This room is mine

This room is mine. We bought this house in October and I have not yet called it mine. But this room, with its light and view to the trees surrounding us, is mine. I don’t put much effort into cleaning it or organizing what it holds; I walk in and out, to sleep and pick out my clothes for the day. I always thought the wooden floor was too hard to walk on, too hard to feel, too cold to touch. But now that we are in May and the sun is out more often, the cold floor feels good to step on, to walk on in the morning after the sweltering sun has hit my face. The colors stand out, the red of my bed sheets against the cream of the floor and the walls and bookshelf.
But this room needs refreshing. It needs life, life that I am not giving. I barely stay here. I walk in and out. I spend half the day in the big room downstairs, or in the kitchen getting an apple, or making tea or a mid-afternoon coffee. And I forget about this room upstairs, forget what’s mine. The curtains and windows stay shut. And when I come back up to sleep, it’s hard to breathe.
How long does it take to accept and possess what is yours? How long does it take to move on?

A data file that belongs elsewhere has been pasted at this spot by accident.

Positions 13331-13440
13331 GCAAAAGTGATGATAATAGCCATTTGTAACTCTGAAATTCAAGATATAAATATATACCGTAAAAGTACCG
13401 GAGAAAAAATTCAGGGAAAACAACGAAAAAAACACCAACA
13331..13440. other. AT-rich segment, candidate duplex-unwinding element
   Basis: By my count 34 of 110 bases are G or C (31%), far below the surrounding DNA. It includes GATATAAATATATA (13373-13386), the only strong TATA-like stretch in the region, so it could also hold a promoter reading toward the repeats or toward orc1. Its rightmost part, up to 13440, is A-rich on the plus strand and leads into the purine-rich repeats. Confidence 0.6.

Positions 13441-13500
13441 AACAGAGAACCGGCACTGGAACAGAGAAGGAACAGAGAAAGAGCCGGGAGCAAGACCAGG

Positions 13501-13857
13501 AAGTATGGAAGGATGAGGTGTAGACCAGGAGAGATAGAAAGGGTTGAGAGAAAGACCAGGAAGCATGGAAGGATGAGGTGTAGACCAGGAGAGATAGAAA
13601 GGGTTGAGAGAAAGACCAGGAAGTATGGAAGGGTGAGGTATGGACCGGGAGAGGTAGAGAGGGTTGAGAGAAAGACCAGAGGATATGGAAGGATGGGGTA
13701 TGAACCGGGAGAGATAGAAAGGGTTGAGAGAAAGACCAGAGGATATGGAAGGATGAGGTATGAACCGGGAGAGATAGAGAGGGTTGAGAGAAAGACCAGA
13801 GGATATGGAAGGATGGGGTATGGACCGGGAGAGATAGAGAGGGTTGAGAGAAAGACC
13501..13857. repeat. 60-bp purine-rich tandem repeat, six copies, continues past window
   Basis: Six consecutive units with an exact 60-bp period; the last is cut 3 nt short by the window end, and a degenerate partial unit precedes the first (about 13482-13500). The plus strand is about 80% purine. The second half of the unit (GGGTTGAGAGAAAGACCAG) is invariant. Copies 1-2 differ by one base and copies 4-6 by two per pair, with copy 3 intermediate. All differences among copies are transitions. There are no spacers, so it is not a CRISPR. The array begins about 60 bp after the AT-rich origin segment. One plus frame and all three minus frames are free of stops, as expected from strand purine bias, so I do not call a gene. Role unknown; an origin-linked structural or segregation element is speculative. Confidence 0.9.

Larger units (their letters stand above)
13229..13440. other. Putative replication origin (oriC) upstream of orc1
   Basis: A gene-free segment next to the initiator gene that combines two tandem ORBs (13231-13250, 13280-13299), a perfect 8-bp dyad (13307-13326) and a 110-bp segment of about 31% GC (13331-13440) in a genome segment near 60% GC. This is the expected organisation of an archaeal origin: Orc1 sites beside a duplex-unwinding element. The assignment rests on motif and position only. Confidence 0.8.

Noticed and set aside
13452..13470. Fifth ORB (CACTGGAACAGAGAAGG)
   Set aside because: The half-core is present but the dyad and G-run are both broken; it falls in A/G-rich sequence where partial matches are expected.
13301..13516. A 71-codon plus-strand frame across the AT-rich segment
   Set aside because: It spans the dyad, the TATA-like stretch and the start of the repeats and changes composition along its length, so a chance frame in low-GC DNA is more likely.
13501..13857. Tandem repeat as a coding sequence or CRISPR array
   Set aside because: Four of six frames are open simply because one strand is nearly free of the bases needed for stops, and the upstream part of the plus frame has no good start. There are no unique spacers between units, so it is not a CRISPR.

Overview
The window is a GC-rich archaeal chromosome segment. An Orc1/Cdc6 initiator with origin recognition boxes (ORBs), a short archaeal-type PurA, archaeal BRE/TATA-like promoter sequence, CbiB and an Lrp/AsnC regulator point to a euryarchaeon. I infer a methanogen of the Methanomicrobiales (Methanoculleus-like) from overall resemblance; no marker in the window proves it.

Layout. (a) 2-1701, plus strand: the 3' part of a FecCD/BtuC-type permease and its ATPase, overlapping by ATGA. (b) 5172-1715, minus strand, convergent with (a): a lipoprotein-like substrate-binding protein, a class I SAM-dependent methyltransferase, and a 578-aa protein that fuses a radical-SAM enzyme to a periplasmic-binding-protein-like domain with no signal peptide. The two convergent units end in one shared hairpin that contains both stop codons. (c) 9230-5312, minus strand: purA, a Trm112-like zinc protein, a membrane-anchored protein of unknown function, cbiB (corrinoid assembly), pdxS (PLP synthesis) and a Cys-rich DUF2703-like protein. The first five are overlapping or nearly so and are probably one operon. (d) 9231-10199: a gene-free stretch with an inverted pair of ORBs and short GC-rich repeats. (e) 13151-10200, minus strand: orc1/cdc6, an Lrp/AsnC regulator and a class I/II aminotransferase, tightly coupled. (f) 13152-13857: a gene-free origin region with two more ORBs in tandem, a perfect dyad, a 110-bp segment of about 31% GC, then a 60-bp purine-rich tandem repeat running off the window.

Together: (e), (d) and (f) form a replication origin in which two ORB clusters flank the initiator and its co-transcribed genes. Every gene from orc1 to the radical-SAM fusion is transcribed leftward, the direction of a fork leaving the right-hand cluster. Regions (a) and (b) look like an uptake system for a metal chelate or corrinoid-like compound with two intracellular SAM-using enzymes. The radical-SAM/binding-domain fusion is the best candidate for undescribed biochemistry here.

Everybody else did. They came to this house with open arms, thrilled and excited as I stood aside and watched. The first day we moved into this house was the first day I saw it. And then I left three months later. They loved it from the beginning and watched its flowers bud in the spring, the snow melt and the yard become a big garden. They loved it from the beginning and called it the best thing that happened to them.
I am back now, after four months. And this room is mine.

One Comment, RSS

  1. Amy Benson May 15, 2008 @ 1:03 pm

    Hello,
    Your blog has come to the attention of curators at the Schlesinger Library on the History of Women in America (http://www.radcliffe.edu/schles/). The Schlesinger Library is a special library at the Radcliffe Institute for Advanced Study and also one of several libraries that comprise the Harvard University Libraries. Capturing the social history of women is among our highest priorities. Our collections document women’s lives for use by researchers, students, and scholars. I would like to have a chance to speak to you about participating in our pilot project to harvest and archive contemporary blogs for future research. I can provide additional information about the project and answer any questions you may have, but I thought it best to keep this initial communication via the comment feature of your blog on the short side.
    Please let me know if you would be interested in participating in our project, or if you have any questions. I look forward to hearing from you.
    Sincerely,
    Amy Benson
    Librarian/Archivist for Digital Projects
    Schlesinger Library
    amy_benson at Radcliffe.edu
    617-495-5858

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